29. 10 What finding is most predictive of an underlying malignancy in DM? • Cutaneous Necrosis • Gottron Papules • Itching • Mechanics Hands • Shawl sign

    30. DermatomyositisCutaneous Necrosis • Cutaneous necrosis – rare in adults • 1990: 5 cases reported in a study of 32 patients with dermatomyositis • In 4 of 5 cases, patients had associated malignancy • 7 of 10 in a larger series had malignancy • Positive predictive value of cutaneous necrosis is 71.4% • Cause uncertain, some with antiphospolipid antibodies Arch Dermatol 2003; 139: 539

    31. DermatomyositisRisk of Internal Malignancy • Classic dermatomyositis has a definite association with occult malignancy <25% • Women: ovarian carcinoma • Asian men: nasopharyngeal carcinoma • Negative risk factor: Interstitial lung disease • Little-to-no increase risk of malignancy in polymyositis Lancet 2001; 357:85-86 Br J Cancer 2001; 85:41-45 Curr Opin Rheumatol 2000; 12:498-500

    32. DermatomyositisWhat about cutaneous amyopathic DM? • Sontheimer reviewed world literature which reported a total of 300 cases • 10% of these were associated with malignancy • Mayo Clinic 1976-1994 found 32/746 patients had cutaneous amyopathic dermatomyositis • 25% found to have malignancy in 2-10 year follow-up • All were women • Lung CA, ovarian CA, breast CA, endometrial CA and metastatic adenocarcinoma of unknown primary Dermatol Clin 2002; 20:387-408

    33. DermatomyositisOccult Malignancy Work-up • Repeat malignancy surveillance measures every 6-12 months for the first 3-5 years following the diagnosis • After 5 years, the risk of malignancy returns to that of the general population for that age and sex Dermatol Clin 2002; 20:387-408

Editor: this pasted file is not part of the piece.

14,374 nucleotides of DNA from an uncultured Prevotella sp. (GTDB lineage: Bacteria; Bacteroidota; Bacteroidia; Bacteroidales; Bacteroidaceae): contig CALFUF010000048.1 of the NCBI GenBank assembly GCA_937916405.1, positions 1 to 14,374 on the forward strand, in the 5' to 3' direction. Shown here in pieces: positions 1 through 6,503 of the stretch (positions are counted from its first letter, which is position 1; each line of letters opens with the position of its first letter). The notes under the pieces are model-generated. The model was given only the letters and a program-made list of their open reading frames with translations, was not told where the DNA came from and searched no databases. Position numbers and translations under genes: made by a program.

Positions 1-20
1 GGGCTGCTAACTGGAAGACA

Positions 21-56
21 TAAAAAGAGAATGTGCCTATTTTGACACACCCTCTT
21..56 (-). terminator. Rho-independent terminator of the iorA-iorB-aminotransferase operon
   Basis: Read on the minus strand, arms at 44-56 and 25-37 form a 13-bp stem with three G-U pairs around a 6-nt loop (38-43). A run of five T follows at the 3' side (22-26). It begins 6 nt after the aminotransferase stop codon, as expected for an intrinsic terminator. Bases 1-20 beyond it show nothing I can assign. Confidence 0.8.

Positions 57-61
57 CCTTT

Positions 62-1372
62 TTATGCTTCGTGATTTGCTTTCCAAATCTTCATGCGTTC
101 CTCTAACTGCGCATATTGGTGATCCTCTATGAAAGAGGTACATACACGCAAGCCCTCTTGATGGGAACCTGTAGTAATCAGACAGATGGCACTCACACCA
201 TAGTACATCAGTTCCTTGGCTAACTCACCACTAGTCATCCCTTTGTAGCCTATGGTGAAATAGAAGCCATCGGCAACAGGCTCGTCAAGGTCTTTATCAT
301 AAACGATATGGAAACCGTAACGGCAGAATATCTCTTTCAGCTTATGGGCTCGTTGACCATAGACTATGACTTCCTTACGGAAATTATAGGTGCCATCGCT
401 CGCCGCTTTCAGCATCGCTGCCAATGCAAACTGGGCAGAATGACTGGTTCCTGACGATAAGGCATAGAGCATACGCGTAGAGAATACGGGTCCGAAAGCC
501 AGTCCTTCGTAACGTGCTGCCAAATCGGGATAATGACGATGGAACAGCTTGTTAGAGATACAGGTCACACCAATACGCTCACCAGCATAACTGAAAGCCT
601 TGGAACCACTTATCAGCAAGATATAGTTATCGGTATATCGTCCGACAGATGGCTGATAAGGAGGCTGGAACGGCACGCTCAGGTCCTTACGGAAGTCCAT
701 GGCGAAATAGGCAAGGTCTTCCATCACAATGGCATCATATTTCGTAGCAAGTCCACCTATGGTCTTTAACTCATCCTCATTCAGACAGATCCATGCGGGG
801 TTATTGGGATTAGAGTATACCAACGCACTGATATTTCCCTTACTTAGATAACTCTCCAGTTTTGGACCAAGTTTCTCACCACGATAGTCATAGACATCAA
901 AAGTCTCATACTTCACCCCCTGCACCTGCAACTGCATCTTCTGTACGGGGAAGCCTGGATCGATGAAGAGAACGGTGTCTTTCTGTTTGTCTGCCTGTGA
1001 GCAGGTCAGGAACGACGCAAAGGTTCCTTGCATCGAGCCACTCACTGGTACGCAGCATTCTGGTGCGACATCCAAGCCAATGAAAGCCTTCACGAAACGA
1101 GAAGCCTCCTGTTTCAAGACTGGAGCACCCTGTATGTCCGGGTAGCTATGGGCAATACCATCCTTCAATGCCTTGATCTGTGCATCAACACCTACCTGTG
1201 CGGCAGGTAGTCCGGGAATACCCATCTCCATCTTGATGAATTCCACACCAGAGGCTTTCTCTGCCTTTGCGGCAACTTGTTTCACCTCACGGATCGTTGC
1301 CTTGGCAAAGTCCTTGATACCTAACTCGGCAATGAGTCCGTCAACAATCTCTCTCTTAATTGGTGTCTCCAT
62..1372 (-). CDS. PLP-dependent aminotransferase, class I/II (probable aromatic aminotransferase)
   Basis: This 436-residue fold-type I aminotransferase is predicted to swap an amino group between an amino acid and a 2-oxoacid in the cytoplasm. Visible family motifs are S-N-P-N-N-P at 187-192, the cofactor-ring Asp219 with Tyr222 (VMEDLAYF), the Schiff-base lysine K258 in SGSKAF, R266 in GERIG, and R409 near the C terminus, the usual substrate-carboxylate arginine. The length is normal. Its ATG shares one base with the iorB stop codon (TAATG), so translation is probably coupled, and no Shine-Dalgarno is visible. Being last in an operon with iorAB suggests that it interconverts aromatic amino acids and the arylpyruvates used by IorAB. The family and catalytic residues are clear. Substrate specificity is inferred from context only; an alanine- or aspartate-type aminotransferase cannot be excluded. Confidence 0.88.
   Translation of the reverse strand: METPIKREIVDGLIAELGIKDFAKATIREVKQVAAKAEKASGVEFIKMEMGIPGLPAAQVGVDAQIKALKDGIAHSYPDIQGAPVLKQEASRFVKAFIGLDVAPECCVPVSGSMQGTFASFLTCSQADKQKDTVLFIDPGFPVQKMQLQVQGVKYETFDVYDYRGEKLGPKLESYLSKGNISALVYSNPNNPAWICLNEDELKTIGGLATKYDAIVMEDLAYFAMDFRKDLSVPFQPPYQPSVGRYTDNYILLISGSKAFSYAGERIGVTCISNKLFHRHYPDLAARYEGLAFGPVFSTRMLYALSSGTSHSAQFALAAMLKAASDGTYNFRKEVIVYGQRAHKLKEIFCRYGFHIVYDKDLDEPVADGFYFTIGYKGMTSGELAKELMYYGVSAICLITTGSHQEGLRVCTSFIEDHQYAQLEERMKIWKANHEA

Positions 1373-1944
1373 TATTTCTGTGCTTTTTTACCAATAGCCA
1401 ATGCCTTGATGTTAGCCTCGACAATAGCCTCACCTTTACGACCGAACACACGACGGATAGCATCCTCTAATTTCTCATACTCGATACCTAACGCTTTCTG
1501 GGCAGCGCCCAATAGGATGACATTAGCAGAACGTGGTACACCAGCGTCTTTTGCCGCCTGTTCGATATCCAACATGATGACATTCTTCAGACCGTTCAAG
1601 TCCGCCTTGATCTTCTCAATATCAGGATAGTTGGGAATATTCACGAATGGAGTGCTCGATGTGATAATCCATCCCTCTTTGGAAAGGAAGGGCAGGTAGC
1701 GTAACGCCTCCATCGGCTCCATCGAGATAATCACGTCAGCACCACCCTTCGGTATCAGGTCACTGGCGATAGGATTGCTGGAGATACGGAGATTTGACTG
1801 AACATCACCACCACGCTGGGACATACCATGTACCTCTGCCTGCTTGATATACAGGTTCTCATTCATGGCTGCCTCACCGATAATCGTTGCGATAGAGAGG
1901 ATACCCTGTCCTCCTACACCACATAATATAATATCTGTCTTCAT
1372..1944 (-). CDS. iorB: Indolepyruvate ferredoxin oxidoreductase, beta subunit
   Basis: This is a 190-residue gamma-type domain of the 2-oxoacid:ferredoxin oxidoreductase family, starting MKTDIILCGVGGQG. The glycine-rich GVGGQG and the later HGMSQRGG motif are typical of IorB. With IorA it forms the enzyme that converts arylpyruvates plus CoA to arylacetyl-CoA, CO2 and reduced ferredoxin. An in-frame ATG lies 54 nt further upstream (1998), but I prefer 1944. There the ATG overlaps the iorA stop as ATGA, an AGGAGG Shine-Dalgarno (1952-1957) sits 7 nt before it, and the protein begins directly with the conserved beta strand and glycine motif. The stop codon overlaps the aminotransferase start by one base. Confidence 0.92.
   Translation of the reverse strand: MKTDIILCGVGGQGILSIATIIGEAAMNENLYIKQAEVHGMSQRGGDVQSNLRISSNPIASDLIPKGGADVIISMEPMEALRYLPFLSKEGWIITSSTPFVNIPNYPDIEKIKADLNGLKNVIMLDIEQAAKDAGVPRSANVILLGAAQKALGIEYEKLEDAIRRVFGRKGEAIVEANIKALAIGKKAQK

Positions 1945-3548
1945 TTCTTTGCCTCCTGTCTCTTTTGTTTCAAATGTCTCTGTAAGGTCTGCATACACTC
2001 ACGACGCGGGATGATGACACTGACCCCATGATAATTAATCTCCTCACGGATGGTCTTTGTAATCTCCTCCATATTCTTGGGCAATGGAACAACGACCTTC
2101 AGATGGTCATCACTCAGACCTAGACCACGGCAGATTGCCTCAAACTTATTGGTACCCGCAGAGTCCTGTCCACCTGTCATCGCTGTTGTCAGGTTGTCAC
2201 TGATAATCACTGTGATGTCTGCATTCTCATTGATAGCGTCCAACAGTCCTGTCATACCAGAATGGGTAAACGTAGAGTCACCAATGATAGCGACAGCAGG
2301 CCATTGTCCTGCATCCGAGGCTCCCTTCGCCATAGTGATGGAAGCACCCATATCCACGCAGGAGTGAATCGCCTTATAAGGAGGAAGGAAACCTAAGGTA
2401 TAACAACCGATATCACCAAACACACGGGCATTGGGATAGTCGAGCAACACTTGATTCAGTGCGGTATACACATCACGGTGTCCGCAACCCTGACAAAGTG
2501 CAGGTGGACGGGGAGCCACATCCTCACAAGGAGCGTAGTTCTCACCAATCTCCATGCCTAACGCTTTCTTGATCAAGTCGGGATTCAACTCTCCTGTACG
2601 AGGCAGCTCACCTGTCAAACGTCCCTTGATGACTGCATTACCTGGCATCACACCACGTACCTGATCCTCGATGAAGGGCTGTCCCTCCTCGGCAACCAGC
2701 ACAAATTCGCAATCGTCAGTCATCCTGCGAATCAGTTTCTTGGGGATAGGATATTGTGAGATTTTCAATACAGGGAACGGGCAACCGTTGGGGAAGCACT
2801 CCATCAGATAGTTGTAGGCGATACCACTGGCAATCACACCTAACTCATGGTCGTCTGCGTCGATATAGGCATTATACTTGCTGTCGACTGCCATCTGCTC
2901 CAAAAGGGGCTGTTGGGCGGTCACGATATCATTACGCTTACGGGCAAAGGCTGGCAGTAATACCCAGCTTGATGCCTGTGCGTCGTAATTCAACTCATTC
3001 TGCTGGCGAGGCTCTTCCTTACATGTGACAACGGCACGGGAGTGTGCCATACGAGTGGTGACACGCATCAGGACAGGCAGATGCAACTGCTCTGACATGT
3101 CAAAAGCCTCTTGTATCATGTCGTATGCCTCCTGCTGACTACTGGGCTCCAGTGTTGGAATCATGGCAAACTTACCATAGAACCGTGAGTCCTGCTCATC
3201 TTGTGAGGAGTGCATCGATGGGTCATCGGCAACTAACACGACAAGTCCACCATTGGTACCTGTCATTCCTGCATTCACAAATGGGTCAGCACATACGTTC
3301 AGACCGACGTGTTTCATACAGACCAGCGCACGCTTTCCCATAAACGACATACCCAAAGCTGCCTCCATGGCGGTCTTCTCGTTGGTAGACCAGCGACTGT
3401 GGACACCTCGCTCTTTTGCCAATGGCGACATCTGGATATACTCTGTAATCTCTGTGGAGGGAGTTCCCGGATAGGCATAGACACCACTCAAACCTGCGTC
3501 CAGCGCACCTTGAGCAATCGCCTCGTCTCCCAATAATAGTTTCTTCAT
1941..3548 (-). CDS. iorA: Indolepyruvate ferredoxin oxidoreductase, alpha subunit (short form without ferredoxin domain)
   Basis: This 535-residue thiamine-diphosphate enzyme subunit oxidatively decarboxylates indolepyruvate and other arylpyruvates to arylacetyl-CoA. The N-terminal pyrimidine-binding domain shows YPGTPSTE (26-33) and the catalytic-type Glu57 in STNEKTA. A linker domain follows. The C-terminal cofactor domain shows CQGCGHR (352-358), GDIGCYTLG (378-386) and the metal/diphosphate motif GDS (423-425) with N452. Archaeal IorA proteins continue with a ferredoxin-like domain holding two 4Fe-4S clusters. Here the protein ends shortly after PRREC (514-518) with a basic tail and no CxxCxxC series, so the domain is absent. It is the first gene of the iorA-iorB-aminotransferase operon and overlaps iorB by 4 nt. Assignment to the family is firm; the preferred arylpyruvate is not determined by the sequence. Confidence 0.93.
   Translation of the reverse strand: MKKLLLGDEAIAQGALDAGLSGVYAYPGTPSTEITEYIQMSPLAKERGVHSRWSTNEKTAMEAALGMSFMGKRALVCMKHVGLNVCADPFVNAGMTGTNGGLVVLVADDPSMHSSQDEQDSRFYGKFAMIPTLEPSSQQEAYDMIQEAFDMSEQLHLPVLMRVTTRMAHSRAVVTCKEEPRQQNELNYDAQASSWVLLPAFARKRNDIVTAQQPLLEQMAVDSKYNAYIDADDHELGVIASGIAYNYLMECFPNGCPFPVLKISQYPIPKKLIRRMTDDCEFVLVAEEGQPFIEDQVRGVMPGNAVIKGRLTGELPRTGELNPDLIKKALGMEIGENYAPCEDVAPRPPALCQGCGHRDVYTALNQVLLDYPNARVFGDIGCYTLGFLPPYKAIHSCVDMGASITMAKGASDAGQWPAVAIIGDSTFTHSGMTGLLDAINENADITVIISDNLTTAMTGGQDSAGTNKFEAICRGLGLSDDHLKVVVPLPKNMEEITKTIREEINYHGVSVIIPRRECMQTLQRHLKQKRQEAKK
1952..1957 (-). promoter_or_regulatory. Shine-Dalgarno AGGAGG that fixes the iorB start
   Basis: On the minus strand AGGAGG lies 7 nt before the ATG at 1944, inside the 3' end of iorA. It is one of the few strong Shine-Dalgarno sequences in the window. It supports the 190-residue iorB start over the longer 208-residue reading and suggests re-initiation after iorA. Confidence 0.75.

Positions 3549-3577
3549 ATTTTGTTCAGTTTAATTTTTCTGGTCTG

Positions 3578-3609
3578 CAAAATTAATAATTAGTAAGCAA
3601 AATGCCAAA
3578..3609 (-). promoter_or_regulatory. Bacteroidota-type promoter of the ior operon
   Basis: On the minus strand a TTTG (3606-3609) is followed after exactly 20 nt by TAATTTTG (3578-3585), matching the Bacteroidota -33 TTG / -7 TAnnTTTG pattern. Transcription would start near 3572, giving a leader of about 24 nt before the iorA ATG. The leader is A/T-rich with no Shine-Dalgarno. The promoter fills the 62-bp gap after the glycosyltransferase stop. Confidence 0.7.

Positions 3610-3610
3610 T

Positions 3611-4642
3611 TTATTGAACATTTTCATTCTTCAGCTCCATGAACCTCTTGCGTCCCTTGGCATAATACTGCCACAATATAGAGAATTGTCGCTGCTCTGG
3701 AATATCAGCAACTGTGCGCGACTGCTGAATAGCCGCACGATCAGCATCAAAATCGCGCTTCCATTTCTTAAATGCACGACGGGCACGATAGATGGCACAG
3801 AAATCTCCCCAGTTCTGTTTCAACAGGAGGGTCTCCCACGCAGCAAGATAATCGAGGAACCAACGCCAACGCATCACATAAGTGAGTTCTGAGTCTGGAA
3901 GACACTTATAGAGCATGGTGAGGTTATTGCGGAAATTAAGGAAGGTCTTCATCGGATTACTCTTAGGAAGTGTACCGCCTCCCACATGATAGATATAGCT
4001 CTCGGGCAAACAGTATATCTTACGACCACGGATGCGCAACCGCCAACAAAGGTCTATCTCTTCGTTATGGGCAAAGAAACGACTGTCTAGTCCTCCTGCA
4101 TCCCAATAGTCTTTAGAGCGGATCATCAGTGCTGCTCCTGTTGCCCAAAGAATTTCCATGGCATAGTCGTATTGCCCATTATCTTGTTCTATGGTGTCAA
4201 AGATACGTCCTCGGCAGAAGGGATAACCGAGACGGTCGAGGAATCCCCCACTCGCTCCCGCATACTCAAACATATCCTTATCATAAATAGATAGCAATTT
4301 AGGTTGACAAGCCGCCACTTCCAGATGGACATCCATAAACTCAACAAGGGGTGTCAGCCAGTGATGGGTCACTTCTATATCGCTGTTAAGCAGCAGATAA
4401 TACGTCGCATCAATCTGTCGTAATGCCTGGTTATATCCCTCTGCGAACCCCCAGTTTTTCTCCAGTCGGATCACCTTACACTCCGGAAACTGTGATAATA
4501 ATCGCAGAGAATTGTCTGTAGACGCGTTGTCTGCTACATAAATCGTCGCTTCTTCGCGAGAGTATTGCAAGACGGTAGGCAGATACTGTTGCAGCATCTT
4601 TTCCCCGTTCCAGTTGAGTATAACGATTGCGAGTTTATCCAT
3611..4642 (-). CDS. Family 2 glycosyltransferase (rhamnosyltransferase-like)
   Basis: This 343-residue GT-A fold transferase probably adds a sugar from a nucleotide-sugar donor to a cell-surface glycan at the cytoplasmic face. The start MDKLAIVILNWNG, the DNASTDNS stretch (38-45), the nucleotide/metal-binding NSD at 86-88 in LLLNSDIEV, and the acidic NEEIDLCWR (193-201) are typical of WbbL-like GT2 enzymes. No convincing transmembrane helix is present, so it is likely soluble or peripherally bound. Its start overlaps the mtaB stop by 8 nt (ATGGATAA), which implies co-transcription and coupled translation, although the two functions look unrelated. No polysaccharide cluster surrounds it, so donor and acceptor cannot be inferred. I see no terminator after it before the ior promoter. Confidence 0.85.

34. PEARL #3In the case of a new diagnosis of dermatomyositis in an adult, at a bare minimum, age appropriate screening for malignancy should be performed. Strongly consider imaging if clinically indicated.

    35. Case 6 month history of this minimally itchy eruption. Started with 1 red patch and spread after application of a prescription medication.

    36. 10 What prescription medication did he put on his skin with this resultant rash? • Efudex • Eucerin Calming Lotion • Neosporin ointment • Retin-A cream • Triamcinolone cream

    37. Tinea Versicolor • Not really a dermatophyte, caused by Malassezia furfur or pityrosporum ovale • As a yeast, considered normal follicular flora • As hyphae, results in skin disease • Common in summer months • Treatment • Azoles,selenium sulfide lotions, Zinc pyrithione soap • PO Azoles for difficult to treat cases • Ketoconazole 400mg doses repeated monthly • Itraconazole 200mg qd x7days • Fluconazole 400mg once monthly

    38. PEARL #4If there is scale, SCRAPE IT!!

    39. 64 year old man presents with asymptomatic 1-2mm firm, white-flesh colored bumps all over his face since his 30’s. 5. • PMHx: HTN, history of pneumothorax • Medications: Lisinopril, ASA • Wears sunscreen routinely • 5-10 blistering sunburns in his lifetime

    40. Our patient: